Few, if any, walk away from their experiences with psychopaths completely unscathed. They may leave us bankrupt, homeless, or destitute. They may feign victimization, as they continue to wage their assaults, further insulting what we actually endured at their hands. Their thirst for destruction may be almost insatiable when it comes to us.
Those are just the tangible losses. Let us give equal time to the emotional confusion and trauma. Many of us suffer from PTSD, depression, or serious physical medical concerns, as a result. Living through experiences with psychopaths, or those with such features, is an incredible feat.
While we tend to focus on the negative consequences, we should also take time to examine the positive ones. It’s important! Here’s why….
Defeated? Don’t answer yet
Human nature and our culture tend to leave us concentrating on what we do not have. If a psychopath enters our world and then exits, leaving us in turmoil, we think this is a bad thing. We mourn our losses, feel bad, and wish things were different.
This is normal. Typically, we don’t enter relationships to leave them. However, when these folks touch our worlds, no good can come of the connections. As a result, as we progress through our journeys, we can come to learn that we have actually been given second chances by their departures.
The little things that are not so little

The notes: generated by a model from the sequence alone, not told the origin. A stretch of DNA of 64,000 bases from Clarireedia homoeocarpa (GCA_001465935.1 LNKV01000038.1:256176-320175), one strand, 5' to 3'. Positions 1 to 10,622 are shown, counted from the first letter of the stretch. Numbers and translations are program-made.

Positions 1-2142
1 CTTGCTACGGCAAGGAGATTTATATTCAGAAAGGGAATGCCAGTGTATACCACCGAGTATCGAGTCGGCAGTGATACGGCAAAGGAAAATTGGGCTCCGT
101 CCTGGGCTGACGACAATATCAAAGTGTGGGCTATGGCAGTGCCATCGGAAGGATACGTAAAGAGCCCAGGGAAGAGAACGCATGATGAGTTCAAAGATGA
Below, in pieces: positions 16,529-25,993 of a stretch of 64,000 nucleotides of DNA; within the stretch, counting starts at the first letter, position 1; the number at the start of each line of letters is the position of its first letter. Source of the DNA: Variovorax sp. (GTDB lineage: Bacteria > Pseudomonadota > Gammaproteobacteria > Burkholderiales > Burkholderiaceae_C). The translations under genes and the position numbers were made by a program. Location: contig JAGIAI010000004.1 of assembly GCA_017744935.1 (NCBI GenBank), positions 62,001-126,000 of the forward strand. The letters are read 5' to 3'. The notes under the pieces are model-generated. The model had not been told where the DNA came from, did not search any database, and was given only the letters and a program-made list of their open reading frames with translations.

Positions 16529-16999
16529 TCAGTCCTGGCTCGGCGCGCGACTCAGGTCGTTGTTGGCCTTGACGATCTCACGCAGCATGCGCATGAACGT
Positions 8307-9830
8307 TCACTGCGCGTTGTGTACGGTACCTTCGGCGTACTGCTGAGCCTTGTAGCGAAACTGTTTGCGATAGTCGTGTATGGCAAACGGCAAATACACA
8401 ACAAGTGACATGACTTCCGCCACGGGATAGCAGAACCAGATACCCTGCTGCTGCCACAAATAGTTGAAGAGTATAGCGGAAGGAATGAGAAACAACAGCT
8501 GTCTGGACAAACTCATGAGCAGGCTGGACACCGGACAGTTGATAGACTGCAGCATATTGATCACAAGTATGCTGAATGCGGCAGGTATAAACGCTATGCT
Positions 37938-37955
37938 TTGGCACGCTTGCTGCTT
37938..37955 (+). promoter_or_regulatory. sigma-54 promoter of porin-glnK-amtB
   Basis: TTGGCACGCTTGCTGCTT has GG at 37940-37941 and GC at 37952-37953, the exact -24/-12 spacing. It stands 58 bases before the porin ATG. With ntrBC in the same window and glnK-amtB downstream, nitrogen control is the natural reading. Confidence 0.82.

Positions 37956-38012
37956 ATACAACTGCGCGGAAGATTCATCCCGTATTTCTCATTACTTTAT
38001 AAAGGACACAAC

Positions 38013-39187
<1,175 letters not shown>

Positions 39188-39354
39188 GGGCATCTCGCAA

For example, from the day the person I learned my life lessons from entered my world, I spent a lot of time sick. I am not talking about major issues. Mainly, I experienced lingering colds, strep throat, unexplained fevers, bronchitis, pneumonia, and the like.
It seemed that I visited my doctor frequently for minor, but legitimate, concerns that needed some level of attention. Almost a year and a half ago now, I saw my doctor for a regular check up. She told me that she was surprised to see me. She assumed I had left and gone elsewhere.
I must have looked at her strangely, because she backtracked, explaining that she only mentioned that because she had neither seen nor heard from me in that time. I thought for a moment. It was true. I had not been sick at all.
Similarly, several years ago, my dentist advised that I should sleep with a mouth guard. Apparently, I was grinding my teeth fairly seriously. I recall waking many mornings with my teeth clenched shut. I remember trying to convince myself, while half awake, to unclench my jaw, but could not. I had to fully awaken first and consciously force myself to separate my teeth. The result, serious headaches that sometimes last lasted for days.
Last year, even at the height of two separate court battles, the same dentist indicated to me that he could tell the grinding had stopped. So, what does this indicate? These individuals bring undue harm. Their departures, even if only partial, can change us for the better.
One day at a time
I am not saying that all of the bad magically disappears one day. We may carry many of the scars for years or even for life. However, we can re-emerge with the help of our attitudes and awareness. Even if they persist and seem truly unable to move on, we can work toward freeing ourselves from the burdens. They no longer have to matter to us. It takes time and can be very difficult, but know that it is possible. Once, we invested in relationships that were destined to fail. Now, we can concentrate on rebuilding ourselves successfully. It truly is an example of gain, diguised as loss.